Chris Faulkner, Chairman and CEO of Breitling Energy Corporation (OTCBB:BECC) will be speaking today at Shale World UK 2015 at the ICC in Birmingham, England. Faulkner will be conducting an economics session on the topic that is drawing much attention now, “Can unconventional exploration be economic at current oil and gas prices.”
Faulkner plans to draw analogies to several profitable fields in the United States like the Permian Basin, where Breitling Energy currently has two wells in the completion phase. In contrast, the Bakken in North Dakota has a transportation premium and is less attractive at these prices due to the expense of the wells and the cost of moving oil and gas out of state. Faulkner plans to connect those analogies with what is possible in Great Britain.
Shale World began in Poland in 2010 as Europe began exploring its own unconventional energy potential in light of the prolific American boom that was occurring at the time. The conference brings together pioneering independent oil and gas companies, national oil companies, governments, regulators and leading academic minds to discuss opportunities and strategies for makingEurope the next shale success story. The event expanded to the UK in 2013, specifically to address England’s unique challenges related to unconventional oil and gas production. Shale World UK has now become England’s largest and most highly regarded shale event.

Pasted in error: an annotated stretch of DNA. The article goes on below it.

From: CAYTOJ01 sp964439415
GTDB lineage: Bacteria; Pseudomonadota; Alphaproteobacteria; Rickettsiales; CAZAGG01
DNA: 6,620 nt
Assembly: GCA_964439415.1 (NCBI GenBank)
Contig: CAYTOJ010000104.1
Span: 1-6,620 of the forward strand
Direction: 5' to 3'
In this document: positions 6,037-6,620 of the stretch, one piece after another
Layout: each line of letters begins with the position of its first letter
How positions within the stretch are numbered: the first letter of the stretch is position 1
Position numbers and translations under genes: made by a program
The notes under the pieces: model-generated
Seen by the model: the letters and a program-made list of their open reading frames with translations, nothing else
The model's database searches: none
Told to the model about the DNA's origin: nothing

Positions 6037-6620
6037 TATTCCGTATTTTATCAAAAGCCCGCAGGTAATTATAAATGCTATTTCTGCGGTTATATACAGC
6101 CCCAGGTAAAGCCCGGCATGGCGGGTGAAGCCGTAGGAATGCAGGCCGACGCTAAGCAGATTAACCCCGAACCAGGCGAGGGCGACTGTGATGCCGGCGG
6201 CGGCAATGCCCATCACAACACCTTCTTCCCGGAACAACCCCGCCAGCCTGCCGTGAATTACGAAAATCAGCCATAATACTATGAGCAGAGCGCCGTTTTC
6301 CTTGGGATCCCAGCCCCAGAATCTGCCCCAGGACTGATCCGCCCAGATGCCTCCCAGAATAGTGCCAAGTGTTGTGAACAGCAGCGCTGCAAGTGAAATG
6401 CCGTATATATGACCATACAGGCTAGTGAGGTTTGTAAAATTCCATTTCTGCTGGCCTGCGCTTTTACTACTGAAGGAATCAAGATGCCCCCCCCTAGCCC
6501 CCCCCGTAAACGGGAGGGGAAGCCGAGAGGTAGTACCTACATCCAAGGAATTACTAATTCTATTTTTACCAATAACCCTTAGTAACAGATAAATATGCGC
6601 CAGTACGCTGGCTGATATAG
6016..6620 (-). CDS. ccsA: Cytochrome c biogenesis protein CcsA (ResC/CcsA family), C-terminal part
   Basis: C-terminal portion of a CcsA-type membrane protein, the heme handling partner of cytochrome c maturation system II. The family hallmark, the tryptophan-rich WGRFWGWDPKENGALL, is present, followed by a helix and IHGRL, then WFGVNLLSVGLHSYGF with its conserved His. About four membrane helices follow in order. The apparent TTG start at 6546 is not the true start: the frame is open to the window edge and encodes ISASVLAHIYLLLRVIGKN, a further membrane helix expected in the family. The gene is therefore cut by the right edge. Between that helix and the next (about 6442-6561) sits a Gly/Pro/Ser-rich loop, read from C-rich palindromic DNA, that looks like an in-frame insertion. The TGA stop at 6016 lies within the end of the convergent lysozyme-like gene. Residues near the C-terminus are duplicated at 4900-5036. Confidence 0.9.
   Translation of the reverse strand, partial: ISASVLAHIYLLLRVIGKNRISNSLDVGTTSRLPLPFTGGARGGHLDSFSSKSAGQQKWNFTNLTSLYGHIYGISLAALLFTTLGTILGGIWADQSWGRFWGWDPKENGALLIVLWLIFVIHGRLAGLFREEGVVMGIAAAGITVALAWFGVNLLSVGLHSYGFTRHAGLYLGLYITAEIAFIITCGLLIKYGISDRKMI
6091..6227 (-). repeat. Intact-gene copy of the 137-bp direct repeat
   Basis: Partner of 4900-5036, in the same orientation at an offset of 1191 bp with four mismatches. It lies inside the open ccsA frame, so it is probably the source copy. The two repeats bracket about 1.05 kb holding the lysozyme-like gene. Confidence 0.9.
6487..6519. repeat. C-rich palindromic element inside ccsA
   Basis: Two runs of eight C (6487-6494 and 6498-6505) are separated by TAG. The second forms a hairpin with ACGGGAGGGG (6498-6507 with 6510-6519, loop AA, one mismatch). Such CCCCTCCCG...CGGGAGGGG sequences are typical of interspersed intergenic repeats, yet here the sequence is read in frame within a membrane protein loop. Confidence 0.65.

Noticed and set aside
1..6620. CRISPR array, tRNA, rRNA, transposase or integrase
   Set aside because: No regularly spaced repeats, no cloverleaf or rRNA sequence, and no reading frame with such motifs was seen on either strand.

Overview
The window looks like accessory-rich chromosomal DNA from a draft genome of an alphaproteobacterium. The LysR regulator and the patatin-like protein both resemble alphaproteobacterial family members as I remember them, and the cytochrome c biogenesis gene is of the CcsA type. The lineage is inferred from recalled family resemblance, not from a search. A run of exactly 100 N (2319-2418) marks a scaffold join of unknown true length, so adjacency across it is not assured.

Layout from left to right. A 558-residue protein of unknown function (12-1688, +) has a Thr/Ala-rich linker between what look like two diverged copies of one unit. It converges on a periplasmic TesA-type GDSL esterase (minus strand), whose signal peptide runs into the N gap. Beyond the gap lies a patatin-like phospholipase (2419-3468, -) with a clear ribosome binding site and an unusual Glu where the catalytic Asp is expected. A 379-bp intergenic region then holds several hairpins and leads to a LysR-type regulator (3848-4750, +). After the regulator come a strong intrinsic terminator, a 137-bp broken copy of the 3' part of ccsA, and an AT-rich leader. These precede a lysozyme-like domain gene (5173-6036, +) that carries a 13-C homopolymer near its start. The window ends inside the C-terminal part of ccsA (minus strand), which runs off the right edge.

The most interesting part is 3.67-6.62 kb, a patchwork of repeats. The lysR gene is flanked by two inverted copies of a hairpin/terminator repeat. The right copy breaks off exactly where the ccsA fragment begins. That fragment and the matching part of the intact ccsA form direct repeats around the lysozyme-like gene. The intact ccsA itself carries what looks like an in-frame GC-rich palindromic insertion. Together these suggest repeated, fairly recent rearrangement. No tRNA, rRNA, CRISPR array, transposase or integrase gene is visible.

Chris Faulkner has also been highly sought after by British press while on this multi-city tour. Appearing in nearly back-to-back media interviews, Faulkner was on-set for London’s Channel 4 evening news, BBC World News and multiple interviews on BBC Radio channels. Of particular interest is the new massive discovery in the Upper Jurassic Kimmeridge (Weald Basin) which preliminary reports indicate could rival or exceed some of the world’s largest oil fields. Other press contacts in the packed 3-day schedule include Oil and Gas IQ, European Gas Hub and Oil and Gas Law.
“The Weald Basin discovery has changed everything in England,” Faulkner said. “When you say that Great Britain could potentially have oil reserves that rival Saudi Arabia, you can bet everyone is talking about it. The University of Manchester said last year that the UK has over four centuries of natural gas locked up in it’s shale, so all of a sudden fracking isn’t the dirty word here that it used to be. I’ve already seen massive interest from the press. Now they really want to understand what this could mean for England,” Faulkner added.
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